<i>48 Hours:</i> What About The Children?

A New Jersey Town Is In Mourning

Parents made suddenly single by tragedy have no Dr. Spock book to tell them what to do. Today, there are thousands of men and women struggling to handle their own grief while taking care of their children.

Nowhere is that more evident, reports Carol Marin, than in Middletown, N. J., right across the water from what was the World Trade Center.

In the aftermath of the terrorist attack that leveled those buildings, there’s a funeral or memorial service in Middlletown nearly every day.

Petrina Picerno buried her husband, Matthew, Thursday. In the beginning, she held out some hope for her children.

“I guess from Thursday morning on,” Picerno said, “ I was telling them, ‘Gee, you know it - it's a couple of days. They haven't found anybody from Daddy's company, Cantor-Fitzgerald.’ And my older son was getting mad that I was giving up hope.

“And then on Sunday, I gave them a little more reality: there's still nobody found. And then Monday pretty much was the day - we were in the car in my garage, and I turned around and I told them, ‘Guys, Daddy's probably not coming home. Daddy is probably dead.’"

A Son's Letter
The following is a letter Anthony Picerno wrote to his father, a victim of the terrorist attack:
Dear Dad:

I hope you’re having a good time up in heaven. You would not believe how many people came to your funeral, it was about a thousand. That’s how many people love you. Don’t worry dad, I’ll still get good marks in school and I’ll continue guitar and who knows with your help I might even become famous. See you later, Dad. Love,


P.S. whenever I feel alone, I’ll always look up and say what’s up Dad

Picerno considers herself lucky. At least she had a body to bury. And her oldest son, Anthony, was able to put his feelings into words, writing a letter to his father just hours after the funeral.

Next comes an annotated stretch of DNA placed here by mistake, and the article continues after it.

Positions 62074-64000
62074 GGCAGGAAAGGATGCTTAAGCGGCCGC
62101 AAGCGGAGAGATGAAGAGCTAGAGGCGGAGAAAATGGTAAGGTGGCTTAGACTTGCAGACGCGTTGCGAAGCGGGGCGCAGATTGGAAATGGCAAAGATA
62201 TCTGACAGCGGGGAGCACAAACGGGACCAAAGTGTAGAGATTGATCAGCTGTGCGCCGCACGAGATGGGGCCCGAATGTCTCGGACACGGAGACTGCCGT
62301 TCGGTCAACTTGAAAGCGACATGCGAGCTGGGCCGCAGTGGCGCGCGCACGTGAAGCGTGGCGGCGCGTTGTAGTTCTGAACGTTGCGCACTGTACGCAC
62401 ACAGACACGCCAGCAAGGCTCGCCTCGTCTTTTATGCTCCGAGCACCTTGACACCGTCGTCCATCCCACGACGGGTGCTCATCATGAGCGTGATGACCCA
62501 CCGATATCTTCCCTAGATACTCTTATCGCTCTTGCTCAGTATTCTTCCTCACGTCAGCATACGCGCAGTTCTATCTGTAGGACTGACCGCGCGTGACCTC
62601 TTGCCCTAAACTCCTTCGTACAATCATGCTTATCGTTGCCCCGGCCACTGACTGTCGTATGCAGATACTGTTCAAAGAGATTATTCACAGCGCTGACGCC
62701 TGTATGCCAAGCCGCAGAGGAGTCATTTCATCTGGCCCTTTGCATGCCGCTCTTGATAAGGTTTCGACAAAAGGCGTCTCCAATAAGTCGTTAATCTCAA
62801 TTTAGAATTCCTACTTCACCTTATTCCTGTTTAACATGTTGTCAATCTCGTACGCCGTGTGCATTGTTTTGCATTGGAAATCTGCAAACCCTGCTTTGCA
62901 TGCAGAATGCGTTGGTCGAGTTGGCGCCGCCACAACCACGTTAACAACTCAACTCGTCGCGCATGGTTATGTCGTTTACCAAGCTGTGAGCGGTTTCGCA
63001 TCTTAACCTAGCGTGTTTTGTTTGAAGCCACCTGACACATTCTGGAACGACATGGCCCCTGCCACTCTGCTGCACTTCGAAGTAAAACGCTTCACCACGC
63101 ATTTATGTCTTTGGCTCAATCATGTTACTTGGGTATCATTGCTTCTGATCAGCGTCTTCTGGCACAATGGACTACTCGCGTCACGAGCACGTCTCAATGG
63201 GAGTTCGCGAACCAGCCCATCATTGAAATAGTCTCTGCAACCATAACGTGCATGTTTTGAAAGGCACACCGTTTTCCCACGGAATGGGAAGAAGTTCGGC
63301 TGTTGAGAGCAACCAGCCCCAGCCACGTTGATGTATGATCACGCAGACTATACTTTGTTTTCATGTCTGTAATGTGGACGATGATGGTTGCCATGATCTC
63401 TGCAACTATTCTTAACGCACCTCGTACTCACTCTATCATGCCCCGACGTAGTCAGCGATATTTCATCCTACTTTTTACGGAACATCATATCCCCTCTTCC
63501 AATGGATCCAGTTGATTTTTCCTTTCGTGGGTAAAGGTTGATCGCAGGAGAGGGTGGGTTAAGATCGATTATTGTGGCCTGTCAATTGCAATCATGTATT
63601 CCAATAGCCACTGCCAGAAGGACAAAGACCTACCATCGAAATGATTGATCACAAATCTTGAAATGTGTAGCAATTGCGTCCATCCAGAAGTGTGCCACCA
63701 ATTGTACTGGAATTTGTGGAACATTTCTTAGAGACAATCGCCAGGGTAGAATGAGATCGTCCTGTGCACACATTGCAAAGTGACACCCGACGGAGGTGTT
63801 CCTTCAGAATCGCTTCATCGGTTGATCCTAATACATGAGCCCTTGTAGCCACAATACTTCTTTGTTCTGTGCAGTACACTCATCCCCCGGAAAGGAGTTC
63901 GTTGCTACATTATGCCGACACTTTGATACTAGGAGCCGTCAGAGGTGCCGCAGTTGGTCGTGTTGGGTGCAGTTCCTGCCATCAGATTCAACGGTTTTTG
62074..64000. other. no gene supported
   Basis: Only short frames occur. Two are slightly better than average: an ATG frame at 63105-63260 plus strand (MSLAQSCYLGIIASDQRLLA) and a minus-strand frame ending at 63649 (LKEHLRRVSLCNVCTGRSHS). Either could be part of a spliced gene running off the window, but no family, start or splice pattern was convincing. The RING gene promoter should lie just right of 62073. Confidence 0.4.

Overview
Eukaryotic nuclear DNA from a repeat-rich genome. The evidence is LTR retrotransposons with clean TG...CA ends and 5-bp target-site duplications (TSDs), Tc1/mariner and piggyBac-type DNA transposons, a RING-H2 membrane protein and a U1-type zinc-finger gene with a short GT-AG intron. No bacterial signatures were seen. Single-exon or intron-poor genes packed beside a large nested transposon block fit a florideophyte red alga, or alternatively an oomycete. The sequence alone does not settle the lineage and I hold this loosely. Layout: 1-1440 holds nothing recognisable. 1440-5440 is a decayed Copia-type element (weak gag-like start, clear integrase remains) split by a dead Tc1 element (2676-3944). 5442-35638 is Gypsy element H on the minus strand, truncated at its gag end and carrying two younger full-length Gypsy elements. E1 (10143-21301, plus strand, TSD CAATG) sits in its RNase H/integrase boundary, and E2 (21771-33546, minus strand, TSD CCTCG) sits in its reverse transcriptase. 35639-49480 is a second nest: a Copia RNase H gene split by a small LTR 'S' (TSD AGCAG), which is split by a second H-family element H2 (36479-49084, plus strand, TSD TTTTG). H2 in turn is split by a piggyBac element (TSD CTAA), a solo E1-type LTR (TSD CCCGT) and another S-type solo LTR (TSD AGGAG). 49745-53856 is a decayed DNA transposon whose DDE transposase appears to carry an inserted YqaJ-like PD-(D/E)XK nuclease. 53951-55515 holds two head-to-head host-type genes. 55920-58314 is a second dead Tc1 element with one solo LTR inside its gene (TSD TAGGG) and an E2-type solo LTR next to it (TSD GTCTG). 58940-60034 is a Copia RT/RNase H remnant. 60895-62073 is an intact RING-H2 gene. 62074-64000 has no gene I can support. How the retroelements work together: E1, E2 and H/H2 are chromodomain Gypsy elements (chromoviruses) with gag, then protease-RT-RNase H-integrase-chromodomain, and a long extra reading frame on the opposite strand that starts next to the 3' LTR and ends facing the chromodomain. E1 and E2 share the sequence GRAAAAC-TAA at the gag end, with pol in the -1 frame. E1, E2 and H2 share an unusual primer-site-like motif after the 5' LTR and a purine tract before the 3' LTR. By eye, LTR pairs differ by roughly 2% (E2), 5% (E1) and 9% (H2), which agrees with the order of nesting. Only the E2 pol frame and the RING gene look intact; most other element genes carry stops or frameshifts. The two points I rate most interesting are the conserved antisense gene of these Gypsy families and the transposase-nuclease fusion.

“I hope you’re having a good time up in heaven,” he wrote. “You would not believe how many people came to your funeral, it was about a thousand.”

Susan Buhse’s two children are too young to write letters. Their father Patrick, like Matthew Picerno, worked for Cantor-Fitzgerald at the top of the World Trade Center.

“Wedneday morning, when they woke up,” Buhse said. “I brought the into my bed and I just said that something happened to daddy’s building and he’s lost.

“My daughter just said that we should get in the car and go to work and find him if he’s lost. And I said that we can’t go to daddy’s work.”

In Middletown, which has become a town of young widows and fatherless children, the question “Where’s Daddy?” is the most difficult to answer.

“He will say, ‘When’s Daddy coming home,’ or ‘I want my Daddy… I want my Daddy’ and I will honestly say to him, ‘Daddy’s not coming home; Daddy’s with God and Mommy’s here,’ “ Buhse said.

With her daughter, it’s a bit different.

“I sit down with her,” Buhse said. “I try to get on her level or face to face and explain to her the best that I can. It’s kind of hard to explain to somebody what you don’t really, truly understand and I try to talk to her everytime I see that she needs me. ”

It’s a staggering statistic: 1,500 children out of one company alone have lost at least one parent. Thousands more have lost sons and daughters, brothers and sisters.

Mark Merezio is the 18-year-old godson of Matthew Picerno.

“I am terrified for what happened to him,” he said. “Terrified what happened to him at the last moments before…after all the mourning, there is lots of anger. For kids at school who did not know anybody, there was anger. They wanted to enlist to get revenge for whomever is responsible for this.”

Asked to describe his uncle, Merezio said, “I always wanted to be just like him. He was a business guy. He was sharp looking. I wanted to dress in a suit and go to work every day like he did. I’m going to miss him so much. He was my hero.”

Petrina Picerno, meanwhile, tries to keep her husband’s spirit live for her children.

“I just don’t think of being dead and buried as gone,” she said. “I just think that there’s - you know, he’s still with us. And I try to teach my children that, and they know that, too.”

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